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Plans for establishing a waterworks system for the Town of Mount Pleasant were inaugurated in September, 1933 while T.G. McCants was mayor. Mayor McCants died during the planning stages, and Mayor W. L. Erckmann saw the project to completion. James E. Gibson (manager and engineer of the Charleston Water System) prepared plans and cost estimates for a system that would supply 160,000 gallons of water per day.

On November 15, 1934, in a special Town election, the following question was on the ballot: "Shall the Town of Mount Pleasant, Charleston County, South Carolina, construct and operate a system of water works, and issue self-liquidating bonds of the Town of Mount Pleasant, to the amount of fifty-seven thousand ($57,000.00) Dollars…" Following the favorable vote by the citizens of Mount Pleasant (102 ballots in favor and no ballots against), an application was made to the State Public Works Administration (PWA) Board. The federal government (PWA) agreed to underwrite the $75,000 cost to construct a plant through a grant of $18,000 and by issuing $57,000 in bonds (bearing four percent interest).

In October 1935, the Commission began formal operation of a water distribution system from three wells (with a combined capacity of 160,000 gallons per day) with automatic electric pumps, one 100,000 gallon elevated storage tank and one 300,000 gallon steel storage tank which also served as an emergency supply for fire fighting. Two 500- gallon-per-minute pumps (one automatic electric, one gasoline) were installed in the brick pumping station building for fire service protection. The distribution system consisted of 5.8 miles of 2, 6 and 8-inch mains and 21 fire hydrants. At the end of 1935, a total of 179 water meters had been installed to serve the Town's population.

The public wastewater system began operating in 1942 with an untreated discharge to Charleston Harbor. Expansion took place as the town grew. In the early 1960's, the Commission contracted an engineering firm to design a wastewater collection system expansion under the PL 660 Federal program. In 1969, construction began on the first primary treatment facility capable of processing 1.4 million gallons per day (MGD). The facility and collection system were completed and operations started in June of 1970. This facility was a contact stabilization secondary treatment plant and the first form of wastewater treatment in Mount Pleasant.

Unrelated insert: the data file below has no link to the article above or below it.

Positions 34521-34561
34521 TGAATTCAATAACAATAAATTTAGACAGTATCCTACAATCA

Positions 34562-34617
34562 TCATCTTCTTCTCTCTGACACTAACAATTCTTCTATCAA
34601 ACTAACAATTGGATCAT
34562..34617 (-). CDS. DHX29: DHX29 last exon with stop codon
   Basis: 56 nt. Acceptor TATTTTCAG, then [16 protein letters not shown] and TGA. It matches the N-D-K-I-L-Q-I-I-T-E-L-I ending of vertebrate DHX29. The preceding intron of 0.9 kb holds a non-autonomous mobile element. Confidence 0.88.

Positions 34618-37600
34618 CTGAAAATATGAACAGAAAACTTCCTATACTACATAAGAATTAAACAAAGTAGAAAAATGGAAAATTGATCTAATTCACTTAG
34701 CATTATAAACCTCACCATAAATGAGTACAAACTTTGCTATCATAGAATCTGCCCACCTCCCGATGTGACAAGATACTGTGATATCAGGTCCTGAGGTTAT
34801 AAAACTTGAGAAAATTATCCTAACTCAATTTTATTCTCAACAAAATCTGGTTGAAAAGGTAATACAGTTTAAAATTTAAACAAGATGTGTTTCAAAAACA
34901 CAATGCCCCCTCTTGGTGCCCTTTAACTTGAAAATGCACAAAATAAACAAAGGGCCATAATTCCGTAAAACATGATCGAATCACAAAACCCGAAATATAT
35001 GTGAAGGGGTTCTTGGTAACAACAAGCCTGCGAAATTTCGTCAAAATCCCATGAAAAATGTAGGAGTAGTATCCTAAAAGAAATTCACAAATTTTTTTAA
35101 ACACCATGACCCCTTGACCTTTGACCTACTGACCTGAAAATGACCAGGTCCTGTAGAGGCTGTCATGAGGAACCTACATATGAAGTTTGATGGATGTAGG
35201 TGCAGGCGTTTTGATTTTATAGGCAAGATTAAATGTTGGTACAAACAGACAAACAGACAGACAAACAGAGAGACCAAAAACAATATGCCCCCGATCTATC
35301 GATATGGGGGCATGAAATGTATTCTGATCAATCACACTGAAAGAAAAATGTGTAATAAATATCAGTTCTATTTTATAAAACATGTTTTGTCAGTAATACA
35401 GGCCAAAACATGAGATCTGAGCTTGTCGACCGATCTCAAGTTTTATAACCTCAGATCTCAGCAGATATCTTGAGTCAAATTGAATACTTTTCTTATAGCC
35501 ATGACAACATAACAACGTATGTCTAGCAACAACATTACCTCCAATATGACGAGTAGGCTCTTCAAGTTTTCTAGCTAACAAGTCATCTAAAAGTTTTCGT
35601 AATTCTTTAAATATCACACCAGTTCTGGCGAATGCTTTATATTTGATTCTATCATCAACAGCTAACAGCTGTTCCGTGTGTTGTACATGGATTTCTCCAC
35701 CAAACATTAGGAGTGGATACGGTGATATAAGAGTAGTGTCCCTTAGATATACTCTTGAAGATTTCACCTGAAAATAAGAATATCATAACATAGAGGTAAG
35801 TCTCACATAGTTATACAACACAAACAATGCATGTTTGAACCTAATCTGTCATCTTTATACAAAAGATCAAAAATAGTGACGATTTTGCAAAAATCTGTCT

In 1976 under Public Law 92-500 EPA Federal Grants Program, the facility was expanded from 1.4 MGD to 3.7 MGD with the addition of flow equalization and converting to conventional activated sludge treatment process. At the same time, four small package plants were taken out of service and flow from these plants was diverted to the expanded Center Street Wastewater Treatment Plant. In 1984 it was determined this facility was not to be expanded beyond its present capacity. Therefore the master plan was developed at the request of the Commissioners to determine how wastewater treatment would be provided beyond the Center Street Plant service area. The Commission purchased 40 acres of land on which future facilities would be built. In 1986, the Commission saw growth starting to take place outside the existing town limits and beyond the sewer service area. In order to stop the proliferation of sewer package treatment plants and to protect the environment, the Commission requested and received from the State of South Carolina the service area expanding to the Wando and Santee rivers.

An outfall line was constructed in 1989, which has an assimilative capacity of 17 MGD. All MPW's treated wastewater is discharged through the outfall line 4,700 feet into Charleston Harbor in the Rebellion Reach Channel for maximum dilution.

A second wastewater treatment plant at Rifle Range Road began operations in May 1994, adding 2.4 MGD treatment capacity to the Commission's system. This plant also made it possible to eliminate the remaining discharges in the Mount Pleasant service area and serve 1,000 residents previously on septic tanks. The plant's aeration system achieves a higher level of treatment than required by the Clean Water Act and the Department of Health and Environmental Control's discharge permit.

A water reuse system was incorporated to minimize the need for potable water in plant operations. The Rifle Range Road Wastewater Treatment Plant plant is equipped with the first East Cooper septage receiving station, which will process waste from septic tank trucks, portable toilets and travel trailers. All features promote a safer, cleaner water environment.


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